Reflections on the Torah Portion for this week's sermon:
I have to tell you it was truly awesome—in the most authentic sense of that word—to have so many gathered for a simple Shabbat dinner tonight. There was an energy to having folks together breaking bread and celebrating Shabbat, veteran members and new members, young and not-so-young, blessing children and blessing each other. And I want to thank, again, Amy Harrison, Marisa Robinson, Jenn Steinberg, Jan Goodman and Sybil Schwartz for their efforts putting it together.
We gathered to make Shabbat, and that’s how our Torah portion begins too. The portion begins: “Vayakhel”, he gathered. Moses gathers everyone to create the mishkan, the tabernacle. Everyone is invited to participate, just as everyone was invited to participate in tonight’s dinner. And yet the first instruction is not where to put this item or that item, or how to assemble this component or that component, or even what materials to use. The first instruction is to observe Shabbat, just like we’re observing Shabbat now.
Seems like an odd way to begin a project, doesn’t it? Shouldn’t we get right to the nitty-gritty of how to create this sacred space? Not unless we know why we’re creating it. The space—and the project to create the space—has to reflect the values of the community. It’s all well and good to invite everyone to participate; surely that builds community. AND, community will be that much more meaningful if we can articulate our values.
So it was tonight and the energy in tonight’s Shabbat dinner. To be sure some of that awesome energy was the size of the group; but I don’t think that was the whole of it. It was the reason we were gathered. There wasn’t a complex agenda; it wasn’t about the food, as delicious as it was, or about celebrating one group or individual over another. It was, fundamentally, about coming together and making Shabbat. Not honoring folks. Not for a specific program. No gimmicks, no schtick, just celebrating our values. That’s it. But that’s all it has to be, too.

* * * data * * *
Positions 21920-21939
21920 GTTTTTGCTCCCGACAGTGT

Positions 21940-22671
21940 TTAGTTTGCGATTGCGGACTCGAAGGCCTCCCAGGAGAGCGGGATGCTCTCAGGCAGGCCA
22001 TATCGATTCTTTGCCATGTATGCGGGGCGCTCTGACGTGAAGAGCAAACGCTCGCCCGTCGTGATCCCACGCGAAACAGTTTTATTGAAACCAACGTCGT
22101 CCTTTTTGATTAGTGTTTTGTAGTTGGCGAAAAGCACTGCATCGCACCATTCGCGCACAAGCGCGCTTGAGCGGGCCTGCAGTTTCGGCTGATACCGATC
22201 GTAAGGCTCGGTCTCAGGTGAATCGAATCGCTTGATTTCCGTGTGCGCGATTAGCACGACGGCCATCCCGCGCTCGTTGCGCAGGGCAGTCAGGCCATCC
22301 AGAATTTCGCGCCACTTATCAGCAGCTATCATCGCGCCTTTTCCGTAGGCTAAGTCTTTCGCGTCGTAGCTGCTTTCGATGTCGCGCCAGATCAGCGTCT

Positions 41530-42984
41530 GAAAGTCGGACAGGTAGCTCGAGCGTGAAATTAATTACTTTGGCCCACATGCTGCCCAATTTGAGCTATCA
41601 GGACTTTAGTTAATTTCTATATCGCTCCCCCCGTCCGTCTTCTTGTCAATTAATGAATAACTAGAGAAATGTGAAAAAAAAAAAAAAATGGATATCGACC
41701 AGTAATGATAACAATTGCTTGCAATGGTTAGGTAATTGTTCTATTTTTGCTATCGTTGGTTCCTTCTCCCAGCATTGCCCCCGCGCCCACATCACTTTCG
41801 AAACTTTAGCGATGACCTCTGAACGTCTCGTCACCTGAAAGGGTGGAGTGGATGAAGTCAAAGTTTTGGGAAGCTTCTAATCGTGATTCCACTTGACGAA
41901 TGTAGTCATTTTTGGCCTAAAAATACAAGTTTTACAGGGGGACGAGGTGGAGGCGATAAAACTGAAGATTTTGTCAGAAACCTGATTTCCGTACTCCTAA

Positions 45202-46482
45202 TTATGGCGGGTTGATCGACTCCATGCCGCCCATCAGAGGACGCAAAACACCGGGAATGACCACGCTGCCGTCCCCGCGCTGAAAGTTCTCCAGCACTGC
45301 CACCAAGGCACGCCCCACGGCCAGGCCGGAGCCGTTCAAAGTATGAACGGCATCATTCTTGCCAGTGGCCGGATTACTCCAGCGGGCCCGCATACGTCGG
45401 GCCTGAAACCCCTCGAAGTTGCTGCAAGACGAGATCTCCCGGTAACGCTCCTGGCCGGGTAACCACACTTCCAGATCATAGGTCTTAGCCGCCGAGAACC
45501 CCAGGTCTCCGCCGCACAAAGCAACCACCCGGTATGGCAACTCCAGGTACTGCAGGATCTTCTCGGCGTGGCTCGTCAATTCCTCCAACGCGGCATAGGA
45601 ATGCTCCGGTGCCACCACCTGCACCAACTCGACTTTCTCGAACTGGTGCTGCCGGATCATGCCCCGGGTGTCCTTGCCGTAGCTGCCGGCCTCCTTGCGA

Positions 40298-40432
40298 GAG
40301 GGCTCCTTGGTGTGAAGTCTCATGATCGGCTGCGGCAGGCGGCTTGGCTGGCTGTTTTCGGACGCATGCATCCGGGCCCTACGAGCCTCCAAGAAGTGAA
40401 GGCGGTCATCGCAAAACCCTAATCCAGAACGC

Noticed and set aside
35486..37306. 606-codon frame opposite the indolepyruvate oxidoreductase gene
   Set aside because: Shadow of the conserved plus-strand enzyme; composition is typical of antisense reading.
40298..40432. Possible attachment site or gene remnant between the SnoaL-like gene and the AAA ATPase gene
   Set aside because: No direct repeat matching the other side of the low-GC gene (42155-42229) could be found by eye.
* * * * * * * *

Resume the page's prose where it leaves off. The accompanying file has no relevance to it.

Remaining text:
It sounds so simple, doesn’t it? And yet, how often do we forget that our values drive our purpose, and not the other way around. We do a lot of dinners, and programs; we have a lot of meetings and conversations. Each one is wonderful and attracts a different kind of person, but our purpose isn’t to have programs, and dinners, and meetings and conversations. We don’t fill the space for its own sake. Our purpose to come together is to celebrate and support each other, to worship together, to learn together, and to make a difference in the world. Those programs, meetings, dinners and conversations are what goes into creating meaningful engagement with each other—all of each other, not just one or another group.
In the book Ministry Is A High Calling: Aim Low, the author, Kurt Schuermann talks about walking a bride-to-be and her mother through the sanctuary to prepare for an upcoming wedding. They went off by themselves to discuss whether it was a good space or not, and came back and asked if he could move ‘that thing’. That thing was the cross at the front.
Now, we don’t have that specific issue, but the ikar of the story is relevant. When we gather only to nourish our own selves, only to satisfy our own wants and needs, we forget our values, and the space becomes just another space, no matter what it may mean personally; real empowerment becomes impossible, because the space is too crowded with individual wants and desires. When we come together because of shared values, then we can actually create the space to live those values, and all our contributions—from staff to volunteer, organizer to contributor—are held as good and equal and valid.
We gather—we gather to celebrate Shabbat. We gather to celebrate each other. We do it together, by creating that space for one another. We lift our voices together to share our values. May it always be so.